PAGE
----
E-cigarette use perceptions that differentiate e-cigarette susceptibility and use among high school students

Annabel Burnley, Krysten W Bold, Grace Kong, Ran Wu, Suchitra Krishnan-Sarin

Research output: Contribution to journalArticle

Abstract

BACKGROUND: E-cigarette use among adolescents is increasingly popular and a growing public health concern.

OBJECTIVES: To examine how individual e-cigarette use perceptions differ between adolescents based on e-cigarette use status and susceptibility to future use of e-cigarettes.

METHODS: Data were collected using surveys administered across eight Connecticut high schools (grades 9-12), Spring 2015. N = 2592 students (Mage = 16.01, SD = 1.28, Female = 51.7%) reported e-cigarette use and susceptibility and were categorized into non-susceptible never-users (57.8%), susceptible never-users (16.9%) and ever-users (25.4%). Youth also responded to 12 e-cigarette use perceptions describing perceived benefits and risks of e-cigarette use.

RESULTS: A multinomial logistic regression model was used. Eight use perceptions were related to susceptibility or use of e-cigarettes. The benefit-related use perception "feel relaxed" was the only item associated with greater odds of being both susceptible (vs. non-susceptible, p <.001) and an ever-user (vs. susceptible; p <.05). Two other benefit-related use perceptions were related to higher odds of being susceptible to e-cigarette use ("control your weight"; AOR = 1.82, p <.05; "look cool"; AOR = 3.13, p <.05). Results also identified key risk-related use perceptions that related to lower odds of either being susceptible to e-cigarette use ("have a heart attack"; AOR =.43, p <.001) or of ever-use ("have bad breath"; AOR =.28, p <.001; "get lung cancer"; AOR =.58, p <.05).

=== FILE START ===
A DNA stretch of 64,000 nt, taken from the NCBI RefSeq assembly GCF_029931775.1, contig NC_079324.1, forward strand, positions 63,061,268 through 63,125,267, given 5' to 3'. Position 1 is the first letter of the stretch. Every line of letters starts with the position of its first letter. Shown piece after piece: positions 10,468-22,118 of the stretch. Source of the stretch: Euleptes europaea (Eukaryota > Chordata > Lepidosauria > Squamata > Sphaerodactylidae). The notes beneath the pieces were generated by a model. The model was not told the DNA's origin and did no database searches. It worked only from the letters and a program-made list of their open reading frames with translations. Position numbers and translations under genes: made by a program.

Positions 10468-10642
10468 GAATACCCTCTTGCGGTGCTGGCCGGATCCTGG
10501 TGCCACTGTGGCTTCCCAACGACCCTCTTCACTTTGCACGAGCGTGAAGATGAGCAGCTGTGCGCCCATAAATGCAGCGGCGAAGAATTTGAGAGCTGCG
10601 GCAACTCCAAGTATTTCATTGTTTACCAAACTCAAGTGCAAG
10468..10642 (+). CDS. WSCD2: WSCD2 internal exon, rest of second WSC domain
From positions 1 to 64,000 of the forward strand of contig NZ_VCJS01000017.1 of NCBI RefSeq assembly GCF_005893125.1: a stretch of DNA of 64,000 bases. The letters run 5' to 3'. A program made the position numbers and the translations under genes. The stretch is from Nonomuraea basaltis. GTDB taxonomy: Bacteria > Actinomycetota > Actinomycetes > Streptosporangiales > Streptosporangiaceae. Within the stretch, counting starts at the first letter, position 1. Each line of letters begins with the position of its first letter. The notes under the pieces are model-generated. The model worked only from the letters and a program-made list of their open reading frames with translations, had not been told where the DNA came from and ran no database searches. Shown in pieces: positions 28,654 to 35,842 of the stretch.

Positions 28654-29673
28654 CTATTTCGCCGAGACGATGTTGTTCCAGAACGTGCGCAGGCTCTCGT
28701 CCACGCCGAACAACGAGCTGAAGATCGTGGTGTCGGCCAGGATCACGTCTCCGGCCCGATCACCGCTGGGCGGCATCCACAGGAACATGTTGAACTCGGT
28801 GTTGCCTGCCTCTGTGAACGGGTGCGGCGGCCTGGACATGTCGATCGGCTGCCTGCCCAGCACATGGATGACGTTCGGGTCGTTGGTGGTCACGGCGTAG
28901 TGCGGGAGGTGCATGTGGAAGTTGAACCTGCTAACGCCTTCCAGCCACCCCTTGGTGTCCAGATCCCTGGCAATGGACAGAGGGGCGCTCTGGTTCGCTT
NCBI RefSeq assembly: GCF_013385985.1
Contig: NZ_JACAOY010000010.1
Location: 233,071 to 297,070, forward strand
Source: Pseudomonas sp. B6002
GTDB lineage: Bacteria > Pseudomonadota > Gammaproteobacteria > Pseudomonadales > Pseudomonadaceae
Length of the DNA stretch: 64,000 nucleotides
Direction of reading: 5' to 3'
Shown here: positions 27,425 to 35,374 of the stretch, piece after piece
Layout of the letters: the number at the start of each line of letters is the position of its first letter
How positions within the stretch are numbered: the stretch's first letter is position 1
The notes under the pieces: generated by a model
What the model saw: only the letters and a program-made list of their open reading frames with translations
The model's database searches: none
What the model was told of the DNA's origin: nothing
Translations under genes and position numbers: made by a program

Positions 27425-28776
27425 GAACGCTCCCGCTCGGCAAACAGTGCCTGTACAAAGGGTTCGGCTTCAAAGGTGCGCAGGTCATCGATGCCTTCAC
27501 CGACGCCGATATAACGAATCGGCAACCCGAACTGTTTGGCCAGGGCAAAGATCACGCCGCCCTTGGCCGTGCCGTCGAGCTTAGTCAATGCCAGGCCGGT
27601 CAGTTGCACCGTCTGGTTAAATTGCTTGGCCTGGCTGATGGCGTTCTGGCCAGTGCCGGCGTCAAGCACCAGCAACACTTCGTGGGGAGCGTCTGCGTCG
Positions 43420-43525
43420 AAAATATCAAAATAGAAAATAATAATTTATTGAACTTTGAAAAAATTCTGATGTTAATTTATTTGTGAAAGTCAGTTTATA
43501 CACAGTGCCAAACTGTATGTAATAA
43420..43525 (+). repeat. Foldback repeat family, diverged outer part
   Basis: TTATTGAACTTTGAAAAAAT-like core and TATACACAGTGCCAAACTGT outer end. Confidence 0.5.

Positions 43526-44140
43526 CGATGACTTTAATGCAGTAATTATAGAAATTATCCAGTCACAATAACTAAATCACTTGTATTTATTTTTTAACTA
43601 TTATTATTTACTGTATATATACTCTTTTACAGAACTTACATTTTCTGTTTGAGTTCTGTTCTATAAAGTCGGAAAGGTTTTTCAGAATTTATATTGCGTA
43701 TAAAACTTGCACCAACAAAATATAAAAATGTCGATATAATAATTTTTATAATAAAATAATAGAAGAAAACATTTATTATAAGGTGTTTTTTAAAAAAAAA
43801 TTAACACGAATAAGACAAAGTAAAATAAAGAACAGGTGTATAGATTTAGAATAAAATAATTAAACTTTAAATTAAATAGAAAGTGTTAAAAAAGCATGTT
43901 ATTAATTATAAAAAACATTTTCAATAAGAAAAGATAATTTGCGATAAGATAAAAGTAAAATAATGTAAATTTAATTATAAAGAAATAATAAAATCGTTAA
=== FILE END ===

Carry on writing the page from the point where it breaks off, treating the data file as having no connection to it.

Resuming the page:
CONCLUSION: E-cigarette use perceptions among youth differ by e-cigarette use and susceptibility status. Findings could help identify youth who are vulnerable to e-cigarette use and inform prevention, for example by developing counter-messaging for benefit perceptions associated with susceptibility and ever-use.

Original languageEnglish
Pages (from-to)1-9
Number of pages9
JournalThe American Journal of Drug and Alcohol Abuse
Early online date15 Oct 2020
DOIs
Publication statusE-pub ahead of print - 15 Oct 2020

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